saving old batteries or not

i've got a few old nopeds, honda urban express & regular express, that all have batteries and in most of them the batteries look sort of almost okay. I really don't want to get new batteries for all of them, but I also don't want to blow out the headlights when I get them running. What's the best rejuvenation for old batteries, should I just replenish them with distilled water and change the fuse? Is it better to go to the store and get new acid to put in? Some of them are at the right fill line, should I just leave them alone? I've never touched a ped with a battery so I'm kind of mystified as to what to do. If I wanted to take a voltage reading on them to see if they are working okay how would I do this? thanks benj

Re: saving old batteries or not

Steamboat Aka J. R. Stevens /

Re: saving old batteries or not

Get a battery tester .. the little ones that measure specific gravity of a sample of the battery acid. Use a volt meter to check total voltage. For each cell you should see from about 1.8 volts, up to about 2.3 volts.. even on a discharged battery.

If it's far less, one or more of the cells is probably shorted or dead.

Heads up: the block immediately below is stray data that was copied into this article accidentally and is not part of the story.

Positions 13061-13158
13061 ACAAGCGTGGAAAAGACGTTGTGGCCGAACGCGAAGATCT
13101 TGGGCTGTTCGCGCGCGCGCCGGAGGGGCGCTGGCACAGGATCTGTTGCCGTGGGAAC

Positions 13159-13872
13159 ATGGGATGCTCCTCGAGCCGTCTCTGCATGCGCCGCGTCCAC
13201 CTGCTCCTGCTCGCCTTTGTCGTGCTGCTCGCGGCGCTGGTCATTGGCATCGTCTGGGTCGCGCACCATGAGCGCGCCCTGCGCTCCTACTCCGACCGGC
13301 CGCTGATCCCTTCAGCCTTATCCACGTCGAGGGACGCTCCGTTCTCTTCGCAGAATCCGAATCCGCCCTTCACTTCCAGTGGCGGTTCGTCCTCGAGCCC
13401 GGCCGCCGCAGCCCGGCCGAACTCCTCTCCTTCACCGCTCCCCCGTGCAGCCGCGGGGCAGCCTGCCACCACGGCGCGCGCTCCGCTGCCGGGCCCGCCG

Top them off with water and attempt to recharge the ones that are discharged. If one doesn't accept a full charge, toss it out.

Batteries that sit in a discharged state for more than a month or so start to sulfate. This sulfate coating on the plates cannot be removed and it reduces the amount of charge the battery can accept and deliver.

Consider replacing the wet lead-acid batteries with gel cells.. if you can fine one that fits the battery box. Gel cells have a gelatine-like stuff instead of watery liquid. The distructive sulfation process proceeds much slower and they hold a charge longer when they are left unattended.

Re: saving old batteries or not

Jonas Quimby /

I should note that the truly determined souls can in fact desulphate a lead acid battery.

You can build/buy a device that you connect to the battery along with a small battery charger to bring back older batteries. However it wont turn them into brand new cells overnight. More like a week or three of sitting, and then it'll work better then it does now.

Just if you're the kind of person who likes building odd gadgets out of spare parts, or not buying batteries...

Re: saving old batteries or not

i've heard things too.. just didn't wanna confuse the issue. Anyway, this will be one long thread if an argument starts about whether it's even possible or not.

And if it is, what's the battery worth? Would you pay good money for a junk battery that was desulphated to "like new" condition? Would you sell it with a warrantee of any kind?

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